In such cases, the noun and articles of French are placed in the plural, but each adjective is placed in the singular: most descriptive adjectives are placed after the noun they modify. These usually have an analytical meaning by placing the name in a specific category. These types of adjectives include form, color, taste, nationality, religion, social class, and other adjectives that describe things like personality and mood. Although most French adjectives fall into one of the above categories, there are still some that have irregular feminine and/or plural forms. Most adjectives in French come after the noun, unlike English. For example: One of the eight parts of the language, adjectives are a kind of modifier; That is, they modify or describe names in a certain way and allow you to know the size, shape, weight, color, nationality or one of the countless other possible qualities of names. An adjective is a word that describes a noun. In English, adjectives must match their noun, meaning they must indicate whether they are masculine or feminine and singular or plural to conform to the noun. Form the singular feminine of the singular masculine adjectives ending in é by adding ‐ e as shown in Table 2. Some adjectives have both an irregular feminine form and a particular masculine form used before a silent vowel or “h”: in English, adjectives almost always precede the nouns they modify: a blue car, a large house. In English, adjectives can be placed before or after the noun, depending on their type and meaning. This concept can be boring for French learners, but with patience and practice, you will be able to describe each object as a nature. The following explanations should cover about 95% of adjectives, but unfortunately, there are always a few exceptions.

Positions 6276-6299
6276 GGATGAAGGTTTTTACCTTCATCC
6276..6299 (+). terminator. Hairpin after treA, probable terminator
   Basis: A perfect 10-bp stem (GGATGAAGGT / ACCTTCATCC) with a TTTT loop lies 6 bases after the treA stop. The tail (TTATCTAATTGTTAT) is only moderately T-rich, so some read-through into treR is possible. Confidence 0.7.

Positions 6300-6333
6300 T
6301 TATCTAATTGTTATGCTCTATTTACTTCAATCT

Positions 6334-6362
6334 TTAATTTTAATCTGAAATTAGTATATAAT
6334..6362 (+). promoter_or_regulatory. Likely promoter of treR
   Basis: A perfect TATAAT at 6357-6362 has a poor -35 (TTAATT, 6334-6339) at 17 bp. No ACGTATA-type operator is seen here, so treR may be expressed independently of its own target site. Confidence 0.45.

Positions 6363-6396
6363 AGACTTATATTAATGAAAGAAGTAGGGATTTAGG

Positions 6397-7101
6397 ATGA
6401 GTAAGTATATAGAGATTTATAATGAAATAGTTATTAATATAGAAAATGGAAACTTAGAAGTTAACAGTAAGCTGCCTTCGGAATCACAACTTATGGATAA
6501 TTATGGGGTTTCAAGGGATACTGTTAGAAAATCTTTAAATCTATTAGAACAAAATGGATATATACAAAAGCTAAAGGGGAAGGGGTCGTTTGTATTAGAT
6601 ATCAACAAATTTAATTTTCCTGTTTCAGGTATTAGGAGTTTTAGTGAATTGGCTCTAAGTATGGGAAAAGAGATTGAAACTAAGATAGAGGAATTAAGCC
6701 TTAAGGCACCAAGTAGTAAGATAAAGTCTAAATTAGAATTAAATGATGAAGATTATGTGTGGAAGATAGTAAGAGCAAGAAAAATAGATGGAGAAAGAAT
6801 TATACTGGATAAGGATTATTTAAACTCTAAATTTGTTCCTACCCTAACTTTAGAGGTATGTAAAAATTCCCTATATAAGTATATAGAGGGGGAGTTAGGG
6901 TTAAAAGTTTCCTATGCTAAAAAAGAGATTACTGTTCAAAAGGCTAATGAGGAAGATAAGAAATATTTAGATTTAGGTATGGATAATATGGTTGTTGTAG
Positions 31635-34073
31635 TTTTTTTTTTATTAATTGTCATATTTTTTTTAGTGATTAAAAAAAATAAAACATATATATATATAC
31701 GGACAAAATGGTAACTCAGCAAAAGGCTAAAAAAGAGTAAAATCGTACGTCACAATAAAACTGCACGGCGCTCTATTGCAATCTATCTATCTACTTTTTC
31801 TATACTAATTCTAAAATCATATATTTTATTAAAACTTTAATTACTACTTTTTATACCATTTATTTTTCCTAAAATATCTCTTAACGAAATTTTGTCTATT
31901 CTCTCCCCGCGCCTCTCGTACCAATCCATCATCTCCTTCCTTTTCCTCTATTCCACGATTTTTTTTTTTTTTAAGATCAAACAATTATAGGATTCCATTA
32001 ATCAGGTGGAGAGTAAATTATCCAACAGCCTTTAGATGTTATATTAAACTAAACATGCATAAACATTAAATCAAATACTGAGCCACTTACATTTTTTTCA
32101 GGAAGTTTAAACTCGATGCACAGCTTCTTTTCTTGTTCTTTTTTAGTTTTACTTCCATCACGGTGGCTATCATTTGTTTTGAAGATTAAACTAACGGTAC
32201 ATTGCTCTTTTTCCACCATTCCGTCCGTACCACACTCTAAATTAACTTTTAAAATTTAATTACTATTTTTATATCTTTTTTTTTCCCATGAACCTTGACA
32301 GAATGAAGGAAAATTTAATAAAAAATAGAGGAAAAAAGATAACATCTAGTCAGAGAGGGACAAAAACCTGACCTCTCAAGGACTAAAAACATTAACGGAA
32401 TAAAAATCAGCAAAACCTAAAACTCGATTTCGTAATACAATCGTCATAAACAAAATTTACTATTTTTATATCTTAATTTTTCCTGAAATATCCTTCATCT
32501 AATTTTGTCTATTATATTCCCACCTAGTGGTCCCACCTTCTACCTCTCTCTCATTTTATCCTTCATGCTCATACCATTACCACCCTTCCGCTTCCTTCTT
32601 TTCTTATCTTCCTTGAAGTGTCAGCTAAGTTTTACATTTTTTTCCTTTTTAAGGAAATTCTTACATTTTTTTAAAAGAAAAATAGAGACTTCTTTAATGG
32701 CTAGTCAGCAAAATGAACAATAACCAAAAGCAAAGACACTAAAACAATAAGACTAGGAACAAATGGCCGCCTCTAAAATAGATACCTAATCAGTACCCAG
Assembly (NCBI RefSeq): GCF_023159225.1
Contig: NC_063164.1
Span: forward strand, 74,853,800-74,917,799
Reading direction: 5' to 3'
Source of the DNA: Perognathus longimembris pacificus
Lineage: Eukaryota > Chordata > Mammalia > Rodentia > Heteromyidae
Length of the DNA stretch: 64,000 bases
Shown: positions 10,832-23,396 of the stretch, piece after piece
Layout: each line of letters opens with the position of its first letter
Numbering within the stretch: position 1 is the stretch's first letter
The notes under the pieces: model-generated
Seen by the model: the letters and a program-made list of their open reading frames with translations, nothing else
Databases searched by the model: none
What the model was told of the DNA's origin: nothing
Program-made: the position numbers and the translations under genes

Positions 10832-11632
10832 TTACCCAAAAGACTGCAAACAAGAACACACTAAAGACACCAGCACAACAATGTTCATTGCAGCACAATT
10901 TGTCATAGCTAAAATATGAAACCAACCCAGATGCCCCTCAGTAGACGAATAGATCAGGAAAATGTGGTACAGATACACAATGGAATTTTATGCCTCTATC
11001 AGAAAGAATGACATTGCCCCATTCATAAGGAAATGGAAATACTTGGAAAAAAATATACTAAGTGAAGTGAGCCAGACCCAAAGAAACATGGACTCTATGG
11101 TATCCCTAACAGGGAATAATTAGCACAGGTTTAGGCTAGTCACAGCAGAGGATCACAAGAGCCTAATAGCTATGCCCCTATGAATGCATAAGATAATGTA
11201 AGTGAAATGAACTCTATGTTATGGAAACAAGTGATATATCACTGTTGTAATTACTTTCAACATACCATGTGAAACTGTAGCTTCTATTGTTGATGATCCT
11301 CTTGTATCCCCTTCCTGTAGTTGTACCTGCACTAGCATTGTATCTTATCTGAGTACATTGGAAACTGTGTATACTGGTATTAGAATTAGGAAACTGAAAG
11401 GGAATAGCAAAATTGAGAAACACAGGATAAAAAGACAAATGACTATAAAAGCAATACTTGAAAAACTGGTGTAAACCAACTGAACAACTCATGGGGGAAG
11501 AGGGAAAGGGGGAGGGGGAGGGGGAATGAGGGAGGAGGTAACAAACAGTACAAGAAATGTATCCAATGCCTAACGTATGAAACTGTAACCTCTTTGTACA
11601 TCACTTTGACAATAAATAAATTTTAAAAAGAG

in reality, we could more or less replace or change the meaning with and without: whether you say “or” or “and”, skills and experience are understood as necessary. The same is true in French, so in practice a plural adjective is common with nouns associated with or or neither: well, it becomes obvious that it is too simple. Suppose you mean interesting movies and plays. The French word film is masculine, but the word or expression pièce (de théâtre) (the French word for “jeu” in the theatrical sense) is feminine. What agreement should be put on the adjective of interest? Similarly, if we mean a red pen and a pencil (where both elements are red), do we make the adjective singular or plural (and again, with what word do we do it)? (*Note that there is also an accent tomb above the first -e in the feminine form of this adjective) When an adjective is assigned to two or more nouns (or noun expressions), the adjective is usually placed in the plural, as you might expect. Specifically, some masculine singular adjectives form the feminine by doubling the last consonant before the ‐ e-end. See Table 6. French adjectives differ greatly from English adjectives in two ways: some adjectives have both a pictorial and analytical (literal) meaning and can therefore be placed on both sides of the noun. If the adjective is pictorial, it comes before the noun, and if it is analytical, it goes after the noun.
Most French adjectives are placed after the nouns they describe. Some French adjectives precede the nouns they describe. (See: French Grammar: Placement of adjectives) The case of names linked by and is usually the easiest. In this case, the adjective is usually always plural, provided that the adjective is really meant to apply to both nouns: French adjectives change to match gender and number with the nouns they modify, meaning there can be up to four forms of each adjective. The different forms of adjectives depend mainly on the last letters of the standard form of the adjective, which is the masculine singular. In addition, present partipies and past partipies, which are used as adjectives, are always placed after the noun. The French use special forms of beautiful (bel), new (new) and old (old) before masculine nouns that begin with a vowel or vowel. .